Another question, which relates to the search engine, is the fact that each shard stands on its own. When a query is executed on a specific shard, it does not take into account term frequencies and other search engine information from the other shards. If we want to support accurate ranking, we would need to first gather the term frequencies from all shards to calculate global term frequencies, then execute the query on each shard using these global frequencies.

Also, because of the need to sort the results, getting back a large document set, or even scrolling it, while maintaining the correct sorting behavior can be a very expensive operation. For large result set scrolling, it is best to sort by _doc if the order in which documents are returned is not important.

Elasticsearch is very flexible and allows to control the type of search to execute on a per search request basis. The type can be configured by setting the search_type parameter in the query string. The types are:

Query Then Fetch

Parameter value: query_then_fetch.

The request is processed in two phases. In the first phase, the query is forwarded to all involved shards. Each shard executes the search and generates a sorted list of results, local to that shard. Each shard returns just enough information to the coordinating node to allow it merge and re-sort the shard level results into a globally sorted set of results, of maximum length size.

During the second phase, the coordinating node requests the document content (and highlighted snippets, if any) from only the relevant shards.

Note

This is the default setting, if you do not specify a search_type in your request.

Dfs, Query Then Fetch

Parameter value: dfs_query_then_fetch.

Same as "Query Then Fetch", except for an initial scatter phase which goes and computes the distributed term frequencies for more accurate scoring.

Scroll

While a search request returns a single “page” of results, the scroll API can be used to retrieve large numbers of results (or even all results) from a single search request, in much the same way as you would use a cursor on a traditional database.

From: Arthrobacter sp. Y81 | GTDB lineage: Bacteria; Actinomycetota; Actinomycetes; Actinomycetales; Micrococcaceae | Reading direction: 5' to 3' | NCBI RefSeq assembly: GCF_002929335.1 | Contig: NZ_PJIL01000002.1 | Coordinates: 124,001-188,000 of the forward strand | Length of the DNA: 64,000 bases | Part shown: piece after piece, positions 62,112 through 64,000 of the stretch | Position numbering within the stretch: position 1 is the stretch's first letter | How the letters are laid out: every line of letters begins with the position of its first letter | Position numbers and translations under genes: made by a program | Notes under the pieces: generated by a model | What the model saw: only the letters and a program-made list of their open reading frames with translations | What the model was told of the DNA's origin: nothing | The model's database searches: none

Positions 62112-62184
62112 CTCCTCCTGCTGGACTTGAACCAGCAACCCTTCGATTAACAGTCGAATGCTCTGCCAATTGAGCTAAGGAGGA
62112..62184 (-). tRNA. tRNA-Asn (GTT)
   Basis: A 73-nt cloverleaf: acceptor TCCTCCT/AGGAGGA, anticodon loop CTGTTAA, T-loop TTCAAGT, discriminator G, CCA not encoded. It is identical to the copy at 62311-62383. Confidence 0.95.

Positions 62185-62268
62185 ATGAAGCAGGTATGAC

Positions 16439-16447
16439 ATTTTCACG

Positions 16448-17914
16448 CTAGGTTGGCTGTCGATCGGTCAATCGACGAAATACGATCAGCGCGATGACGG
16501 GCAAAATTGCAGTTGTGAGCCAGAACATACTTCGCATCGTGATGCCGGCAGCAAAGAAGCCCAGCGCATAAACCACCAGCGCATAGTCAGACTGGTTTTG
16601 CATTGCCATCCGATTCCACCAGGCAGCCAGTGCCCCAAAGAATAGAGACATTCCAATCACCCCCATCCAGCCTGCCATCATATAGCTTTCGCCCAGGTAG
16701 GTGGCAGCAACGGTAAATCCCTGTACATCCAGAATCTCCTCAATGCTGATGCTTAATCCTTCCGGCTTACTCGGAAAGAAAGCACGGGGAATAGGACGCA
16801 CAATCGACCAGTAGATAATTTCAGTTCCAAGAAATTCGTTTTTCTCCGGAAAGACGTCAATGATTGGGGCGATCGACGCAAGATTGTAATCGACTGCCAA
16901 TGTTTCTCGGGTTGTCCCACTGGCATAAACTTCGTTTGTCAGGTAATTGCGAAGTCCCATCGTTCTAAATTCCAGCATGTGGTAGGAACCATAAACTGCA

Scrolling is not intended for real time user requests, but rather for processing large amounts of data, e.g. in order to reindex the contents of one index into a new index with a different configuration.

Note

The results that are returned from a scroll request reflect the state of the index at the time that the initial search request was made, like a snapshot in time. Subsequent changes to documents (index, update or delete) will only affect later search requests.

In order to use scrolling, the initial search request should specify the scroll parameter in the query string, which tells Elasticsearch how long it should keep the “search context” alive (see Keeping the search context alive), eg ?scroll=1m.

POST /twitter/tweet/_search?scroll=1m
{
    "size": 100,
    "query": {
        "match" : {
            "title" : "elasticsearch"
        }
    }
}

The result from the above request includes a _scroll_id, which should be passed to the scroll API in order to retrieve the next batch of results.

POST  /_search/scroll 
{
    "scroll" : "1m", 
    "scroll_id" : "DXF1ZXJ5QW5kRmV0Y2gBAAAAAAAAAD4WYm9laVYtZndUQlNsdDcwakFMNjU1QQ==" 
}

GET or POST can be used.

The URL should not include the index or type name — these are specified in the original search request instead.

The scroll parameter tells Elasticsearch to keep the search context open for another 1m.

The scroll_id parameter

The size parameter allows you to configure the maximum number of hits to be returned with each batch of results. Each call to the scroll API returns the next batch of results until there are no more results left to return, ie the hits array is empty.

Important

The initial search request and each subsequent scroll request returns a new _scroll_id — only the most recent _scroll_id should be used.

Note

If the request specifies aggregations, only the initial search response will contain the aggregations results.

Note

Scroll requests have optimizations that make them faster when the sort order is _doc. If you want to iterate over all documents regardless of the order, this is the most efficient option:

GET /_search?scroll=1m
{
  "sort": [
    "_doc"
  ]
}

Keeping the search context alive